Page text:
2019 | rated R | starring Florence Pugh, Jack Reynor, Michael Jackson Harper, Will Poulter | written & directed by Ari Aster | 2 hrs 27 mins |

It was barely a year ago when writer/director Ari Aster dropped a gothic horror atomic bomb on theaters with Hereditary. My favorite film of 2018, Hereditary went on to become A24’s biggest hit to date, earned Toni Collette several critics association awards and gave Aster a lot of capital to spend. He follows it up with Midsommar, another beautiful nightmare about grief, a relationship falling apart and a Sweedish pagan cult. Not content to make a traditional horror film, Aster is still dabbling around the edges with subgenres here making a “folk” horror film and set almost entirely in the sunlight. It’s a direct challenge to the throne held by Robin Hardy’s 1973 genre-defining classic The Wicker Man.

If you haven’t seen The Wicker Man (or the recent Netflix wacky folk horror Apostle) and the only association you have with the genre is Niel LaBute’s appalling 2006 Wicker Man remake, Midsommar might just blow your mind. Aster’s talent is mighty and again showcased in fully glory. His ability to craft epic memory burning images of every day horror and a steady atmosphere of dread is undisputed. Midsommar opens will a masterful sequence, my favorite in the film, a suicide with a dose of Aster’s Hereditary extremeness, that sends our heroine Dani (Florence Pugh) into a state of grief and PTSD for the rest of the film. It’s the worst possible headspace to go off with her boyfriend Christian (Chris Pratt look-alike Jack Reynor) and his college bros (Will Poulter and The Good Place’s Michael Jackson Harper) on a Sweedish retreat into the woods.

Aster is as good with the characters as the images, effortlessly writing the group of travelers with funny throw away lines and distinct modern personalities with Poulter as the frat boy, Harper as the academic who seeks to write his thesis on the socially isolated pagen cult’s midsommer festival and Christian as the disconnected boyfriend whose instincts with Dani’s state of mind waffle from well-meaning to self-indulgent and callous. The story is powered on politically correct xenophobic twist (also used by Hostel) where out heroes overlook a lot of bizarre behavior and almost comically obvious threats under the guise of experiencing a new and different culture. You’ll have long figured where this movie is going before it gets there, not because it’s predictable but because Aster has literally given us the clues on paintings placed in the background of almost every scene. It’s a curious tactic, disposing of the element of surprise to create dread, hinting at the horror to come and letting our imaginations fill in the gruesome details until he’s ready to drop the other show.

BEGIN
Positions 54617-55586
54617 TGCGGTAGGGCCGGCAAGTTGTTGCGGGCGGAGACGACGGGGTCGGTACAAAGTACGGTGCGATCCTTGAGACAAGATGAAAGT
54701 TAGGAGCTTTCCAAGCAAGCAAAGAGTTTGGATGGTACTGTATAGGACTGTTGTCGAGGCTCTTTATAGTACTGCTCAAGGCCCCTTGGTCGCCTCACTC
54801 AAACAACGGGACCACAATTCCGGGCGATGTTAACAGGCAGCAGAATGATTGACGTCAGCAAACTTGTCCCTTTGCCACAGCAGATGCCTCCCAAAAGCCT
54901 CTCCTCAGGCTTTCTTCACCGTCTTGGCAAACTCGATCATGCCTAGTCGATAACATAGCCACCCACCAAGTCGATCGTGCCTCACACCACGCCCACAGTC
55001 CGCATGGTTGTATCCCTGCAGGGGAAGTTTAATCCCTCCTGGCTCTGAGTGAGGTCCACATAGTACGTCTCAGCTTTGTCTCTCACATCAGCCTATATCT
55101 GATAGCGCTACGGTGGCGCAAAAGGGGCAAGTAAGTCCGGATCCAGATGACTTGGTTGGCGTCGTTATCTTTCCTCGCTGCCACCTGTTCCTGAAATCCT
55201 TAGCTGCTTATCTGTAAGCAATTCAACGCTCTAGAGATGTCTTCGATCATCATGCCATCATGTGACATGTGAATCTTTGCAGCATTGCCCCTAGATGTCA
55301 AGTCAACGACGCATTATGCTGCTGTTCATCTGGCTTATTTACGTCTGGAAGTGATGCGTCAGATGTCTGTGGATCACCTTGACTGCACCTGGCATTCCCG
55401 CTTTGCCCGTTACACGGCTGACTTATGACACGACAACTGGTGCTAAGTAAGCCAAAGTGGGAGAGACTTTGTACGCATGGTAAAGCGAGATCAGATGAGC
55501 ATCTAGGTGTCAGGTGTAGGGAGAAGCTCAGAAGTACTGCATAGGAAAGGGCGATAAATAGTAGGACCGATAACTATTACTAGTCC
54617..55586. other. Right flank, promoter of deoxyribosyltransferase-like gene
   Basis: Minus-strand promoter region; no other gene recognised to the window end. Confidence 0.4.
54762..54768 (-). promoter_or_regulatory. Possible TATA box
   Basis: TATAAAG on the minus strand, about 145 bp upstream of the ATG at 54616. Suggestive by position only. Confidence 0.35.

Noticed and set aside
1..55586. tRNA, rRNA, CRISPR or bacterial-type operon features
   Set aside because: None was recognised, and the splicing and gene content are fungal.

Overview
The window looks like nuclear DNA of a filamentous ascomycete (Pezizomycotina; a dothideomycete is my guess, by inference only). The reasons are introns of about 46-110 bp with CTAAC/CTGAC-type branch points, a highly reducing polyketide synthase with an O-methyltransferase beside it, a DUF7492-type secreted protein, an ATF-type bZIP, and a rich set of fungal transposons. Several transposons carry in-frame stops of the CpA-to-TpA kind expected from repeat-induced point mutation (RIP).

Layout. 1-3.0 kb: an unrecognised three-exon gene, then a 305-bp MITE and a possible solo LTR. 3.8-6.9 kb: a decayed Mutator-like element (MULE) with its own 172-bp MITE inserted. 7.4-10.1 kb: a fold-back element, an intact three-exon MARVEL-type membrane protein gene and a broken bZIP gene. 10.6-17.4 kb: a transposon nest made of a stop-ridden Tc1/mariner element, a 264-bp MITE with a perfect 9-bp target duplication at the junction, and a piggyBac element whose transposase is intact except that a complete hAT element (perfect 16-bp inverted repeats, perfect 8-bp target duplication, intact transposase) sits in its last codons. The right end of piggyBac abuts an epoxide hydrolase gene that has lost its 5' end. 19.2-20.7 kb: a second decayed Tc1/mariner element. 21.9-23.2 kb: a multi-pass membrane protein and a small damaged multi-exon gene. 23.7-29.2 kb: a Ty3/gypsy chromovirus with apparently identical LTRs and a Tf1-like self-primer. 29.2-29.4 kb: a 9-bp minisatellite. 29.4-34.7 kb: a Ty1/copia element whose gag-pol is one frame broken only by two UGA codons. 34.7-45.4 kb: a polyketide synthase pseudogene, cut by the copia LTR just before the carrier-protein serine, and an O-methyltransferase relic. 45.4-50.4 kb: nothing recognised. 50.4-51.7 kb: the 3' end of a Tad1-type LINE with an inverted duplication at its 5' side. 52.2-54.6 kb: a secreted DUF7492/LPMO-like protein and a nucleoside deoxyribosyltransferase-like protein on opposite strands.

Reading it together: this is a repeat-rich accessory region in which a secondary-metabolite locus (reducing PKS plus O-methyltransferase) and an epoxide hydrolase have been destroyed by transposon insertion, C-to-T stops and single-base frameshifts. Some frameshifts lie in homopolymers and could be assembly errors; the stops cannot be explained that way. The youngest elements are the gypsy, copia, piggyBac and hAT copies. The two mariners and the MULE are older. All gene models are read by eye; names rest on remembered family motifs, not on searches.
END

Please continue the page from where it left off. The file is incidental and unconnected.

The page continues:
The film moves at a deliberate glacial pace that makes Hereditary look like a music video and it’s long at 2 1/2 hours, none of which is a problem but for that it’s also pretty indulgent, laboring over drug-addled dinner scenes. The length rarely feels too slow because Aster keeps teasing us with horrors to come and it is always entertaining spending time with our heroes. For all the talk of Aster’s ability to create dread, he also effortlessly writes our college-aged leads with realistic and fun dialog. We get a lot of funny throw away lines from Poulter as the film’s bro right out of a college sex comedy and a lot of the plot moves on Harper as the anthropology major intending to write his thesis on this isolated community. That shoe eventually comes down – first one and then another – the first in a payoff so unflinchingly gruesome that it sent 3 people in our theater fleeing for the exits. It’s great, but Aster isn’t here for shocks and he doesn’t hide in the dark with jump scares, keeping the film focused on how all of this is playing against Dani’s already raw nerves.

Aster is an auteur for sure, but my big issue with Midsommar is how strictly it sticks to the basic structure – and payoff – of The Wicker Man. Is it a better film? Very likely, particularly with the depth Aster has conceived these characters and visuals, and Florence Pugh’s performance, but at the end of the day the film finally pays off all of it’s teasing with something that we’ve seen before. I came away from Hereditary absolutely thrilled, I came away from this movie with deja vu. I’d ask if the folk horror genre can go anywhere else, but I think Aster is deliberately challenging Hardy’s film on it’s own turf and one-uping it. That’s a battle that time will settle. Midsommar is totally entertaining for those willing to go along with Aster’s indulgences, but it’s ultimately not as horrific and original as I wanted. Still, it will very likely be the year’s best horror film.

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